Dating and marriage during the middle ages
Geoffrey Chaucer, the most famous author of the Middle Ages, wrote stories about Medieval Courtly Love in his book Canterbury Tales.
The Miller's Tale describes the art of Medieval Courtly Love.
For upper-class English and Americans, keeping up appearances was paramount, and heaven forbid that a daughter should tie the knot with, in the vernacular, a bun in the oven. Of enormous concern to quality folk was the social standing of a child's potential mate.
In Romeo and Juliet tradition, status, property, and wealth were the dealmakers or the dealbreakers.
The romance of Medieval Courtly Love practised during the Medieval times of the Middle Ages was combined with the Code of Chivalry and the art of Chivalry.
There were strict rules of courtly love and the art of Medieval Courtly Love was practised by the members of the courts across Europe during the Medieval times and era.
Leon Kass of the University of Chicago says that nowadays "for the great majority, the way to the altar is uncharted territory: It's every couple on its own bottom, without a compass, often without a goal.There were rules which governed Medieval Courtly Love but sometimes the parties, who started their relationship with such elements of Medieval Courtly Love, would become deeply involved.A famous example of a relationship which was stirred by romantic Medieval Courtly Love and romance is described in the Legend of King Arthur, and the Knights of the Round Table, where his Queen, Guinevere fell in love with Sir Lancelot.A successful marriage was perceived as one that brought material advantages to the participants and their families.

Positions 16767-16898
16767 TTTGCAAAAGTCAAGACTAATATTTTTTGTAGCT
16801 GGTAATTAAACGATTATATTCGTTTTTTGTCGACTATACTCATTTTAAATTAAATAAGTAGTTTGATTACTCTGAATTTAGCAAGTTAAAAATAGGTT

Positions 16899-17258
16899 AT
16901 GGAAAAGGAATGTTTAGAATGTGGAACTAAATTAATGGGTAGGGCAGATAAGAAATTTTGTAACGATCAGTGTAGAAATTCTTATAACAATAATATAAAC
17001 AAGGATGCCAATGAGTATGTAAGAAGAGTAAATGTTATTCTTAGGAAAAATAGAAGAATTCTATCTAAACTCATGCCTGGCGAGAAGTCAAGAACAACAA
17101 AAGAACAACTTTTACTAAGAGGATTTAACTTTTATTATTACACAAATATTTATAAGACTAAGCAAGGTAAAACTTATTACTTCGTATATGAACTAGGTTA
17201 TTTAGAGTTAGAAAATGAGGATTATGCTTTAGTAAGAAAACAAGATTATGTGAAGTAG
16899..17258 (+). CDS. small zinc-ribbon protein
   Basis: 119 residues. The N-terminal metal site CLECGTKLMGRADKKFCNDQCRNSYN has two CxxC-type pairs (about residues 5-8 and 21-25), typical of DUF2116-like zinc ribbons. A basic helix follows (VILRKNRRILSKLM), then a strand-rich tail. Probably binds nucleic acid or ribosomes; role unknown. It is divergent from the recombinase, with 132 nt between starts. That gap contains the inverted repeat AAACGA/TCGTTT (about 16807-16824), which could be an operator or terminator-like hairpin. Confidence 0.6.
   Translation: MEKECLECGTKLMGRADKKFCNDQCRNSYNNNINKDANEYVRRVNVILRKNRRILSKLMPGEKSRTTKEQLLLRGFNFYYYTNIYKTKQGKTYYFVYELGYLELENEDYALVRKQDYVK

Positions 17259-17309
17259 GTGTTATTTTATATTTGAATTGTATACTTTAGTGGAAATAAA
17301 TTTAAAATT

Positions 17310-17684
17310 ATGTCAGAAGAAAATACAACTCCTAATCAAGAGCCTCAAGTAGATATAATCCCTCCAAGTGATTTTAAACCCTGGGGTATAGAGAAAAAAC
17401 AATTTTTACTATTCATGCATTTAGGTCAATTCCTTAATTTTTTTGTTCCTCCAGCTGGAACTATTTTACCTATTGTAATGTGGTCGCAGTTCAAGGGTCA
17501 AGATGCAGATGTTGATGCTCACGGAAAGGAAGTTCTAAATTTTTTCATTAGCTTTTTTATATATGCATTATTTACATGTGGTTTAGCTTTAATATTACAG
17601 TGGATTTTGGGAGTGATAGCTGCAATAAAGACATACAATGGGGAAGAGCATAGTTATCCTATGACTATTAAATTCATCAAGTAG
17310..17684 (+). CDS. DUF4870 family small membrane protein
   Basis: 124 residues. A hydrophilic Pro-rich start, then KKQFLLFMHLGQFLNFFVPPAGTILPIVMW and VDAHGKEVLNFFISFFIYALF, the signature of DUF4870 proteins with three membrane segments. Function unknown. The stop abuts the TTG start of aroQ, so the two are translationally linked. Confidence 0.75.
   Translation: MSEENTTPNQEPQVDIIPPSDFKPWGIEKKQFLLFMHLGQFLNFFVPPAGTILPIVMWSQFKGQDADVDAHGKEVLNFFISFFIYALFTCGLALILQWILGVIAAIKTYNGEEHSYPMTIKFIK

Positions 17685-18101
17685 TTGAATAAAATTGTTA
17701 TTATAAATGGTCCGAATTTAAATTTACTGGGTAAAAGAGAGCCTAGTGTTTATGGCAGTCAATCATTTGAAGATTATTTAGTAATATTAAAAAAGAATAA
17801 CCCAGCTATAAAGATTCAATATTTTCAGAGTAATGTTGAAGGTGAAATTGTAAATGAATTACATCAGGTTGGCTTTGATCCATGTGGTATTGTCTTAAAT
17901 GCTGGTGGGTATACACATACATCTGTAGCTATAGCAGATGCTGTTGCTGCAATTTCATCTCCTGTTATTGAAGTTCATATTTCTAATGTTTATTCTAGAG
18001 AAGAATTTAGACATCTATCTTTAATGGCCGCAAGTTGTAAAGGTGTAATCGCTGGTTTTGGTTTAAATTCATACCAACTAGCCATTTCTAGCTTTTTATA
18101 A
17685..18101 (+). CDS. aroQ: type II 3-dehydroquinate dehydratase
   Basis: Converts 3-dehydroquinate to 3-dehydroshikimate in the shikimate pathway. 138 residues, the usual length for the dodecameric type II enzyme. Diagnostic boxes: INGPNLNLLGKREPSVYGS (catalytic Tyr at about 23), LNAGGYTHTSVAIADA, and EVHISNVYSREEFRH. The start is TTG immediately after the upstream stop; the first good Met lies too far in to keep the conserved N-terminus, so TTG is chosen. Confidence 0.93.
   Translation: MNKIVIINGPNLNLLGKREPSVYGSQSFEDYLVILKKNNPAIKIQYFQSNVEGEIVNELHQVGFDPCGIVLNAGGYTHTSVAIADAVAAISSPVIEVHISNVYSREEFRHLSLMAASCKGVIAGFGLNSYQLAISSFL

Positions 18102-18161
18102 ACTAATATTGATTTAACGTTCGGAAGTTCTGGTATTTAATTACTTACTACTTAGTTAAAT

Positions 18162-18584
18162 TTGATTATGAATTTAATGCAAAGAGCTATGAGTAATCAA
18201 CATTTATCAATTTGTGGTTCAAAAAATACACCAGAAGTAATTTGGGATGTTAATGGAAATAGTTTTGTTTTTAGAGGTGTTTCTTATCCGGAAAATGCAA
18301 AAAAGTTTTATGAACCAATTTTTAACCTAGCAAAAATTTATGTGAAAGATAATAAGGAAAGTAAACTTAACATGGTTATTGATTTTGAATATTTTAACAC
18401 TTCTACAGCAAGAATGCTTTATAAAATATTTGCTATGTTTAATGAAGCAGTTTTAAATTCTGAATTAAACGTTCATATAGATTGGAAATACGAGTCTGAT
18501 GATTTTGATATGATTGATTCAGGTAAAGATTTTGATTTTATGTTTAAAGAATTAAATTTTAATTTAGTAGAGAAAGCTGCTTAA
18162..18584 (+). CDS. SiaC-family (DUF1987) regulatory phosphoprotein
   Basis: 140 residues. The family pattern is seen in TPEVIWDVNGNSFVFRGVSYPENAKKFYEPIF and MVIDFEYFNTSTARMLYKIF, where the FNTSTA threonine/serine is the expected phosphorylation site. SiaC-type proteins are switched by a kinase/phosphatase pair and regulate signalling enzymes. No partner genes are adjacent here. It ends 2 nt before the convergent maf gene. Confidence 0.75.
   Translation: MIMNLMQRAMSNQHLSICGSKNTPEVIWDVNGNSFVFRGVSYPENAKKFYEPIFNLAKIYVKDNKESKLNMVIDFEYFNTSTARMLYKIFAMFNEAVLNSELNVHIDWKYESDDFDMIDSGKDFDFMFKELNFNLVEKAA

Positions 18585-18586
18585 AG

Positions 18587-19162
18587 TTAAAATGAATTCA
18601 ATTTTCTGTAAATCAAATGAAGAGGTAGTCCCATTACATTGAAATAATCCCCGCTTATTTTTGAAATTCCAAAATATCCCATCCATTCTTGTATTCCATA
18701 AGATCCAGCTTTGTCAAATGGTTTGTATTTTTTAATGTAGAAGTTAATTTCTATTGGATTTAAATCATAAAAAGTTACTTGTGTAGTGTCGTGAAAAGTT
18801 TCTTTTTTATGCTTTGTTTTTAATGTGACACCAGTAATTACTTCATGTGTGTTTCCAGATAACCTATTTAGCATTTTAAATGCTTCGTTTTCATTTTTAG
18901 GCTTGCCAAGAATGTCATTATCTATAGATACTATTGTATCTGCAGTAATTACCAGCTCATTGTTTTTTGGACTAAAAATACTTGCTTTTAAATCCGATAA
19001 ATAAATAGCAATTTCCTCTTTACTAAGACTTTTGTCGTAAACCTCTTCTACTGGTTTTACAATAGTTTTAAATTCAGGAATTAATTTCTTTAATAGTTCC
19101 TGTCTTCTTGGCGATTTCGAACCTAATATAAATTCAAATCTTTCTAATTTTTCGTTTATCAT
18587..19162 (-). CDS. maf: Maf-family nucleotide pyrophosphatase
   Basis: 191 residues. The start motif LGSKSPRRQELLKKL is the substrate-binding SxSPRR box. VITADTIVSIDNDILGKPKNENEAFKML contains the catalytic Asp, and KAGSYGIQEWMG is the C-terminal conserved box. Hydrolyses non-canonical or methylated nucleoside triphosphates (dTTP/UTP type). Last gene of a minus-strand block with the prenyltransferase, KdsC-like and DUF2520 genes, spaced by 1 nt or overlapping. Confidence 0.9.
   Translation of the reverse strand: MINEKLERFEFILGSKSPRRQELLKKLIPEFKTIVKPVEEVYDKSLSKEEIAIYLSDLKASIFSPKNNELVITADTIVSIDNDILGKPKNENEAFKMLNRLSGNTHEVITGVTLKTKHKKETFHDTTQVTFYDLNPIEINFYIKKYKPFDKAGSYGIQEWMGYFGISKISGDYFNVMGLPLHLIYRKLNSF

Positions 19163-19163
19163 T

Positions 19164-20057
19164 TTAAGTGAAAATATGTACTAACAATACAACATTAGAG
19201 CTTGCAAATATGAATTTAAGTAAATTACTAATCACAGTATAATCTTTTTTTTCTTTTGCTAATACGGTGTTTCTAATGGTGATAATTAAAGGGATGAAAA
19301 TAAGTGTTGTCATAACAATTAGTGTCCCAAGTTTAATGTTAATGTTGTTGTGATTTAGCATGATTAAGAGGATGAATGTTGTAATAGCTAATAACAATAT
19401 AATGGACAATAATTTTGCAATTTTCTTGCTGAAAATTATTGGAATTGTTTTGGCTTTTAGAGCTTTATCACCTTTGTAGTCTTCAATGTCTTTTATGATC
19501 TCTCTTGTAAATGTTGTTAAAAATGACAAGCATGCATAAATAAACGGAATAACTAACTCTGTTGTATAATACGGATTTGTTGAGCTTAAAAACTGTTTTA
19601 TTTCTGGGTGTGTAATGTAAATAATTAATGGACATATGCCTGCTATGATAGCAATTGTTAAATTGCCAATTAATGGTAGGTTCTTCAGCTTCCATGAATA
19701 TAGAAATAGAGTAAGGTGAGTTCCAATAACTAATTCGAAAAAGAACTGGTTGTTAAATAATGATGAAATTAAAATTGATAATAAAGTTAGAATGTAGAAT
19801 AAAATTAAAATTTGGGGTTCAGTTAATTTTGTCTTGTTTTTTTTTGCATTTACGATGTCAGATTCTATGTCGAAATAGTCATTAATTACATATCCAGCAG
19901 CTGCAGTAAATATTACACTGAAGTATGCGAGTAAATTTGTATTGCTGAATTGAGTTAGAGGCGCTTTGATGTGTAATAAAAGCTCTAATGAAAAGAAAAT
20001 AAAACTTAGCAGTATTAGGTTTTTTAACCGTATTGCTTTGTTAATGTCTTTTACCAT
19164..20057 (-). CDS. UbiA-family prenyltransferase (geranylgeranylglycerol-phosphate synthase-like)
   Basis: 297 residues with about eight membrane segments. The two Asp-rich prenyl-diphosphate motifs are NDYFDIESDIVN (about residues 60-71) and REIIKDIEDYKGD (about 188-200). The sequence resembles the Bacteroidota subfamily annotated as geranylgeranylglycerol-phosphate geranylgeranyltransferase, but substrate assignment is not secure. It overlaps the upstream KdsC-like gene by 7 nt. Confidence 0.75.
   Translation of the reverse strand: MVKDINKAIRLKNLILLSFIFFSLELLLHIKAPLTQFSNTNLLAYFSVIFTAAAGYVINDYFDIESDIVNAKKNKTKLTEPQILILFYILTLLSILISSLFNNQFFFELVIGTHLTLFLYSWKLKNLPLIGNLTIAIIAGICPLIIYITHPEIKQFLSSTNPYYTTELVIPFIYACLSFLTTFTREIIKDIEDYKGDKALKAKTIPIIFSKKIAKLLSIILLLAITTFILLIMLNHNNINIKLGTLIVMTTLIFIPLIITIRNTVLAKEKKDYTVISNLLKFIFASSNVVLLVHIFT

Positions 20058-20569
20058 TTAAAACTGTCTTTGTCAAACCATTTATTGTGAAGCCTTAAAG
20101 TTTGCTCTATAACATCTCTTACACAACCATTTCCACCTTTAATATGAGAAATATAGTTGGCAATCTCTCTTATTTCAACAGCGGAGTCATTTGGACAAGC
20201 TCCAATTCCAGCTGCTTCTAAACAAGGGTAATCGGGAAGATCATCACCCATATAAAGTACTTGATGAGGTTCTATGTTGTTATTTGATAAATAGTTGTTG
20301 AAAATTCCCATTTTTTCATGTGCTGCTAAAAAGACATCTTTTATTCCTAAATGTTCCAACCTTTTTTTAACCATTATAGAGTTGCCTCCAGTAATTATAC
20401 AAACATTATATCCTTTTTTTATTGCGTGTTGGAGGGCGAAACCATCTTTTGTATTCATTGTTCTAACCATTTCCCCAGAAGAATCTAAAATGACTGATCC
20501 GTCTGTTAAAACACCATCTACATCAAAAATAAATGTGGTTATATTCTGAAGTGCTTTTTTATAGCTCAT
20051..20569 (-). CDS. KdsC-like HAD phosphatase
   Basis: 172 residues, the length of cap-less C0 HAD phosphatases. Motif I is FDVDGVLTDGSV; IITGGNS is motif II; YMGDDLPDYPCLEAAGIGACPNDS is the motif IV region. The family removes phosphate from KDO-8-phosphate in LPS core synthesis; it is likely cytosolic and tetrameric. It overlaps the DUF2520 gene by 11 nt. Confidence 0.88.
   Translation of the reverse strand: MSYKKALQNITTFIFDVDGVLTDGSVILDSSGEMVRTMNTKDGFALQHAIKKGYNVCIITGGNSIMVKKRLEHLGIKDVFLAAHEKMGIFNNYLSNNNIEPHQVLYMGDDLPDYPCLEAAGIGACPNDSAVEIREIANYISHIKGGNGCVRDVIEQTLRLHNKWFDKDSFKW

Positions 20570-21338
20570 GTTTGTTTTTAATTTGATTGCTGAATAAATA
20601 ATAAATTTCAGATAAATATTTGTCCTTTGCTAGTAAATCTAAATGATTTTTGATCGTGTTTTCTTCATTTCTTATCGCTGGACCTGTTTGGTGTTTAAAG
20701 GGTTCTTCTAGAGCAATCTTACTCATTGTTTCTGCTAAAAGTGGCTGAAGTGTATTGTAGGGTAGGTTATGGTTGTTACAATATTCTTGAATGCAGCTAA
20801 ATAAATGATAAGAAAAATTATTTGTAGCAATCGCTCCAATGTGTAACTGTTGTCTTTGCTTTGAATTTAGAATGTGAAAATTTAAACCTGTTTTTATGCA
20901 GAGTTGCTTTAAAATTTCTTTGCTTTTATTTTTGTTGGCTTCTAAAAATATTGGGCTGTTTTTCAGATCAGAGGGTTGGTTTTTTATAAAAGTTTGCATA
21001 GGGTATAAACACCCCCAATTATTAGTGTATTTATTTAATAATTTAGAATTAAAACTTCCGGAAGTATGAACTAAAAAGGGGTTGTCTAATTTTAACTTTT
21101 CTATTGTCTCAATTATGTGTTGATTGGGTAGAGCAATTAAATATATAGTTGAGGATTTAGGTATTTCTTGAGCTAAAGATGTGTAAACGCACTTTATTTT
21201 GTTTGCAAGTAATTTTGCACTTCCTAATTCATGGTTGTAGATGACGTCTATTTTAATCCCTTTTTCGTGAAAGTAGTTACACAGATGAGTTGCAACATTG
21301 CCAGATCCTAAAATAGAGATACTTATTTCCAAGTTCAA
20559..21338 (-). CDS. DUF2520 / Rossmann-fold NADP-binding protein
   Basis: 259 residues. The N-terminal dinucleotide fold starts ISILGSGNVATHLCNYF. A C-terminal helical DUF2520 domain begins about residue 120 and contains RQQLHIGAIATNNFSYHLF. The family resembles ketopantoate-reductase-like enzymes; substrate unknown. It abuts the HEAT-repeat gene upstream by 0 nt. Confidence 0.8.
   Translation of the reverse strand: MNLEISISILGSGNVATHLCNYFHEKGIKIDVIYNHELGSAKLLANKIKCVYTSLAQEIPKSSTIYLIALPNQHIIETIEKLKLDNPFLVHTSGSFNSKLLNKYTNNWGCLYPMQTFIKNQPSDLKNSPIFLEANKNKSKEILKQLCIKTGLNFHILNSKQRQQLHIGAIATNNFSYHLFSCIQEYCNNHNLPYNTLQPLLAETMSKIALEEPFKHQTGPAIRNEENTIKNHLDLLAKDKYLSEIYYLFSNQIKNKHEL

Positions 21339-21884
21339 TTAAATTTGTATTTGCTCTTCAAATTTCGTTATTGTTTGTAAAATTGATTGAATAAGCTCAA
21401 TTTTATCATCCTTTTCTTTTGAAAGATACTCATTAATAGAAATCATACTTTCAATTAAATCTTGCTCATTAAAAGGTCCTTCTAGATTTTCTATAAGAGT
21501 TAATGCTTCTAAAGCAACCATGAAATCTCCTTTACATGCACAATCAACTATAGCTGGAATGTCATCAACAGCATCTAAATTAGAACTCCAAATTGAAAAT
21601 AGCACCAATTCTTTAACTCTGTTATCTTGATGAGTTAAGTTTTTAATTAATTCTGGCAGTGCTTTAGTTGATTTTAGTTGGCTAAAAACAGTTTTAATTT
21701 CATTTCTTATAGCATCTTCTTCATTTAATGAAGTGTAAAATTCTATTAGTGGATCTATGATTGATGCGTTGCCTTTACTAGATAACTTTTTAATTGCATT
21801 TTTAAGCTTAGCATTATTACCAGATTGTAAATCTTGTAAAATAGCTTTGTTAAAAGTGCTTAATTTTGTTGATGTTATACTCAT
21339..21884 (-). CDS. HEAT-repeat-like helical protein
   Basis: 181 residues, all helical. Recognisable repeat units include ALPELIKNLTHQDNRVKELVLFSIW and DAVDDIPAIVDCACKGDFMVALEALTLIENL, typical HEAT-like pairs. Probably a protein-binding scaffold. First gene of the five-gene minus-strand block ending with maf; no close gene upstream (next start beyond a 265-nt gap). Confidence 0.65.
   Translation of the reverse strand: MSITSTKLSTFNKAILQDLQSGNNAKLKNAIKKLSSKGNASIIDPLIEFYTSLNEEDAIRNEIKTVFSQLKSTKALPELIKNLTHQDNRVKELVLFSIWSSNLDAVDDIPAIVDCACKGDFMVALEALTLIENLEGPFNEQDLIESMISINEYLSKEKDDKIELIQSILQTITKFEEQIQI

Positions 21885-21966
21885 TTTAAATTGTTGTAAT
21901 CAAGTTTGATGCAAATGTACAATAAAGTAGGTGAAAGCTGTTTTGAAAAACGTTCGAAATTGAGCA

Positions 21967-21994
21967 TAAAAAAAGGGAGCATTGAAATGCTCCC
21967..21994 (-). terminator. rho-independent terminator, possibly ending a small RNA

As love was clearly unrelated to marriage the requirement for romance could be gained outside marriage - as long as the rules relating to chastity and fidelity were strictly adhered to.
As far as chaste courtship is concerned, the good old days have been overrated, almost as mythical as the Standish-Mullins-Alden triangle that Longfellow invented.